CONSUMERS' spending less on commodities during last January has given them relief after enabling them to save more money and spend it on other needs.
This comes from the fact that the annual headline inflation rate last month decreased to 3.0 per cent from 3.3 per cent recorded in the previous month, according to a new report released yesterday.
The National Bureau of Statistics (NBS) report released yesterday indicates that the speed of price change for commodities for the year ended January 2019 has decreased compared to the speed of the price change recorded for the year ending December 2018.
The overall index went up to 113.38 in January, 2019 from 110.13 recorded in January 2018, NBS's Population, Census and Social Statistics Director Ephraim Kwesigabo said when speaking to reporters in Dodoma.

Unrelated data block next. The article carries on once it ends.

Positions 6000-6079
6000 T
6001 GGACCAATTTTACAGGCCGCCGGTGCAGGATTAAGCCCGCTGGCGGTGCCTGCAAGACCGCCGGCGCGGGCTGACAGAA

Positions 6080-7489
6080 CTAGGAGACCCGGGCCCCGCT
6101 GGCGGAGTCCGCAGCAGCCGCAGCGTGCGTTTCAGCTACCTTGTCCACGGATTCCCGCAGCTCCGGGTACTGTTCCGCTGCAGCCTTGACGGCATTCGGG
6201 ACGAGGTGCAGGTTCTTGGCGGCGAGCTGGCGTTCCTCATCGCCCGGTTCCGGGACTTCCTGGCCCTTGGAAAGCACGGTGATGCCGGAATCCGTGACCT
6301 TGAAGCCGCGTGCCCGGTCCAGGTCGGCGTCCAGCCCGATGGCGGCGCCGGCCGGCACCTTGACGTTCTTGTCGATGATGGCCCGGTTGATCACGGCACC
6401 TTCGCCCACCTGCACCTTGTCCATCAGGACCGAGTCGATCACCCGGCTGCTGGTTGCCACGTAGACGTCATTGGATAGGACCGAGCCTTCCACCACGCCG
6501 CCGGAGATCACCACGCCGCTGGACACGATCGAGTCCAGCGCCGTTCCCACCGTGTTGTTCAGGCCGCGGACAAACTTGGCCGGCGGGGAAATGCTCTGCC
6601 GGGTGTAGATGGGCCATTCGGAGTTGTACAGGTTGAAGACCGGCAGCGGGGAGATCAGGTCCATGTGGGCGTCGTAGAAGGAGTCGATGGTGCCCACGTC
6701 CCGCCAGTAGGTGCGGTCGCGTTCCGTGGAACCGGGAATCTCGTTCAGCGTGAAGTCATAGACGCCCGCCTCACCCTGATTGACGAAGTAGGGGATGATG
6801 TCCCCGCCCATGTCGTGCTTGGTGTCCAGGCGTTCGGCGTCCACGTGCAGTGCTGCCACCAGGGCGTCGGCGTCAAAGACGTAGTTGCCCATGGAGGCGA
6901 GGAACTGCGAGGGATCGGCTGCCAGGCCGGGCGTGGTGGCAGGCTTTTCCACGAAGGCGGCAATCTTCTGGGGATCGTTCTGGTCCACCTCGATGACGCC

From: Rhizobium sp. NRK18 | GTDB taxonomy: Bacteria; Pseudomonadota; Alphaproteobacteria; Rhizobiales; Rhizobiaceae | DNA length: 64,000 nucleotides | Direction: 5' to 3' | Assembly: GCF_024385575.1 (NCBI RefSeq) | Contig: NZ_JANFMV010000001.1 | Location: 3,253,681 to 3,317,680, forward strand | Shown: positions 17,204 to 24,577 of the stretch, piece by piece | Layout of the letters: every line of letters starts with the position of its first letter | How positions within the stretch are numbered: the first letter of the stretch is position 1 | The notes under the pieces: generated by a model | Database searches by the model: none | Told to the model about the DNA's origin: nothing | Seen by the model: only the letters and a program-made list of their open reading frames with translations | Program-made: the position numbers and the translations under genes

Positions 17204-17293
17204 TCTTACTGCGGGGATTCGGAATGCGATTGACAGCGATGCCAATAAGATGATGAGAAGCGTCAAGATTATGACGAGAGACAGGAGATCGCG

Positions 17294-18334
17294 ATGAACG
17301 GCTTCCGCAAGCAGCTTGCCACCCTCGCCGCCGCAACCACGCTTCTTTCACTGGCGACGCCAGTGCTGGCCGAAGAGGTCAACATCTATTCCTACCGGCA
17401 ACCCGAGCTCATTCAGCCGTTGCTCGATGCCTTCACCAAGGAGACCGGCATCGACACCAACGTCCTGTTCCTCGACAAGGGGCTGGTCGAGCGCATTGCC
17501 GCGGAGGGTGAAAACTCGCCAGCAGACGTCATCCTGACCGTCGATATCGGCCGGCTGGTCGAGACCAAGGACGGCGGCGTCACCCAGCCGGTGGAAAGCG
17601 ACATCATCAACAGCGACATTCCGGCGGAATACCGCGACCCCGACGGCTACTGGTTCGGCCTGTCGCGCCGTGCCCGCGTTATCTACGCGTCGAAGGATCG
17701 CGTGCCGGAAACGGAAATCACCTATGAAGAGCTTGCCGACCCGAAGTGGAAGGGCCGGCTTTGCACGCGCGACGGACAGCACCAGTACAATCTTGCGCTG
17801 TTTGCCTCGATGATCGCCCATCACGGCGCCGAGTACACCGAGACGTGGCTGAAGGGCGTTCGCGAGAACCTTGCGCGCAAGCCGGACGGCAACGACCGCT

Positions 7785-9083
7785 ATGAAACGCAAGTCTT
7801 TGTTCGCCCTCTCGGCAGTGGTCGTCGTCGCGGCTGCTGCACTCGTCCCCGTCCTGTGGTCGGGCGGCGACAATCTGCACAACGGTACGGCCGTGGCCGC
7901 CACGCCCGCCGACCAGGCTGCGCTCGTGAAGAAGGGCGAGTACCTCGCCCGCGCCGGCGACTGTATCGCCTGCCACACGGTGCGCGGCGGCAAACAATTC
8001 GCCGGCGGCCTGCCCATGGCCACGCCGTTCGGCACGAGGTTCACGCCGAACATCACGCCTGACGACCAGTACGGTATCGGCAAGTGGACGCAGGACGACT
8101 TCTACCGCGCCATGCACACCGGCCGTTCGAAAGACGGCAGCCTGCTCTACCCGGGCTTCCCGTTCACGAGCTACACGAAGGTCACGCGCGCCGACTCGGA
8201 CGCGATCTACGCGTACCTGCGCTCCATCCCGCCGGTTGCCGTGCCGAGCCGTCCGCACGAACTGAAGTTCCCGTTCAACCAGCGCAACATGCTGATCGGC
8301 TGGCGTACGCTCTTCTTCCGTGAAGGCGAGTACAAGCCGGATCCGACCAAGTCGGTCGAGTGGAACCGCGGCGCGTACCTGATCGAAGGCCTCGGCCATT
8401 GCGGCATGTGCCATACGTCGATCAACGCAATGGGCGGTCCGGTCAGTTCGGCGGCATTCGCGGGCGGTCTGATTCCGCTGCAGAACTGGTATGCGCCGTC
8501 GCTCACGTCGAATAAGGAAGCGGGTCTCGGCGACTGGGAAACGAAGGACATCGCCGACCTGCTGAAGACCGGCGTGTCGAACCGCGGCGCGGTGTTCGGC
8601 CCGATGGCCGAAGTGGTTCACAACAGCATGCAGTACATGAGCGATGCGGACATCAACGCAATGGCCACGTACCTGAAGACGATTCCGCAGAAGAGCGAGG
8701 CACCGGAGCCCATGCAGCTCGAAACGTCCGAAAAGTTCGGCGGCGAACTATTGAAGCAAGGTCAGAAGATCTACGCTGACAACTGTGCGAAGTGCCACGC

On food and non-food inflation rates, the report says food and non-alcoholic beverages inflation rate for January 2019 has decreased to 0.7 per cent from 1.0 per cent recorded in December 2018.
"The annual inflation rate for food consumed at home and away from home has also decreased to 2.3 per cent in January 2019 from 2.6 per cent recorded in December 2018," he explained.
Moreover, the 12-month index change for non-food products in January 2019 has decreased to 5.1 per cent from 5.4 per cent recorded in December 2018.
However, the annual inflation rate, which excludes food and energy for January 2019, has stagnated at 3.1 per cent as recorded in December 2018.
Mr Kwesigabo noted that the National Consumer Price Index (NCPI) used to compute this type of inflation rate excluded food consumed at home and restaurants, non-alcoholic beverages, petrol, diesel, gas, kerosene, charcoal, firewood and electricity.
He argued that excluding food and energy, which are the most volatile components of the total NCPI, could provide a more stable inflation rate figure for policy makers.